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August 23, 2009

TheBaluch.com editorial
By Wendy Johnson

In 'Balochistan burning' (Sunday Times, Aug 23, 2009),' Ameen Izzadeen writes that all Pakistani officials wonder 'why should India maintain 26 consulate offices along Pakistan's border with Afghanistan and Iran?' If India does, in fact, maintain 26 consulate offices along Pakistan's border, we wonder if they might they actually have something to do with consular and reconstruction activity?

While Pakistan busily undermines stability in Afghanistan with its continuing stealth support for the Taliban (and America is complicit in that support), India has been extraordinarily busy trying to help the Afghans. Peter Wonacott details in 'India Befriends Afghanistan, Irking Pakistan' (Wall Street Journal, Aug 19, 2009) that 'From wells and toilets to power plants and satellite transmitters, India is seeding Afghanistan with a vast array of projects. The $1.2 billion in pledged assistance includes projects both vital to Afghanistan's economy, such as a completed road link to Iran's border, and symbolic of its democratic aspirations, such as the construction of a new parliament building in Kabul...'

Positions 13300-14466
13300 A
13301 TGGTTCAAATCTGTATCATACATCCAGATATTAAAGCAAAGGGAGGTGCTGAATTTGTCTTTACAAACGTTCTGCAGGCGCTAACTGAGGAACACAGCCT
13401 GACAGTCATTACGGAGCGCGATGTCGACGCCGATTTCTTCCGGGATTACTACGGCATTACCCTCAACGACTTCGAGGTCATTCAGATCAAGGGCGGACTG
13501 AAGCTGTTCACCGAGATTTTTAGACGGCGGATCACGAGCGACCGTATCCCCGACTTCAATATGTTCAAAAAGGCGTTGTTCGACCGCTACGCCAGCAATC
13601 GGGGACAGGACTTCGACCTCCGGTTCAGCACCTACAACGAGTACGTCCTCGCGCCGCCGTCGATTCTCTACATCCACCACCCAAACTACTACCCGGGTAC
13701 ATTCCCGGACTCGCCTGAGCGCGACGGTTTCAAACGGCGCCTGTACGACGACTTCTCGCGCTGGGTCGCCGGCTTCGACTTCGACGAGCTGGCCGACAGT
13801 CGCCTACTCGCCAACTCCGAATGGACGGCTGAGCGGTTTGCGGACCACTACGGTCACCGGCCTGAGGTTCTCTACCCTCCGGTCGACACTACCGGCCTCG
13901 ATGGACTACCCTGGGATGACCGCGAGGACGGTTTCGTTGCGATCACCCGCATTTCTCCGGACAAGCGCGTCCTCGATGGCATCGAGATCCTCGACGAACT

Whether India's intentions are philanthropic or motivated by realpolitik, long-suffering Afghans stand only to benefit. And if Pakistani officials are concerned with Indian designs, why don't they generate some goodwill of their own by providing something useful to Afghanistan--perhaps aid for reconstruction versus support for the Taliban who are notorious for undermining the good work of others.

Ameen Izzadeen also notes that Pakistanis say Dr. Wahid Baloch's request for Indian support for their cause is 'testimony to the Baloch separatists' goodwill with India.' Of course it is. And why not? The Baloch have been trying to secure a fair deal from Pakistani governments for six decades. At this point the Baloch would welcome help from any corner of the world. Pakistani governments don't listen and they don't negotiate; they obfuscate. They blame India. They blame Balochistan's sardars. They blame newspapers, webmasters and students. They target everyone, but the real culprits: Pakistani leadership and a military industrial complex that has devoured untold sums of money fighting battles that won't be won with tanks and gunships.

So what does a resource-rich, poverty-stricken province do in this situation? It revolts. As did America. When the pleas of colonists fell on deaf monarchic ears, its people chose revolution. Yet incredibly, with so many histories of world insurgencies written, with so many answers available, Pakistani officials, for six decades and counting, are still 'wondering.'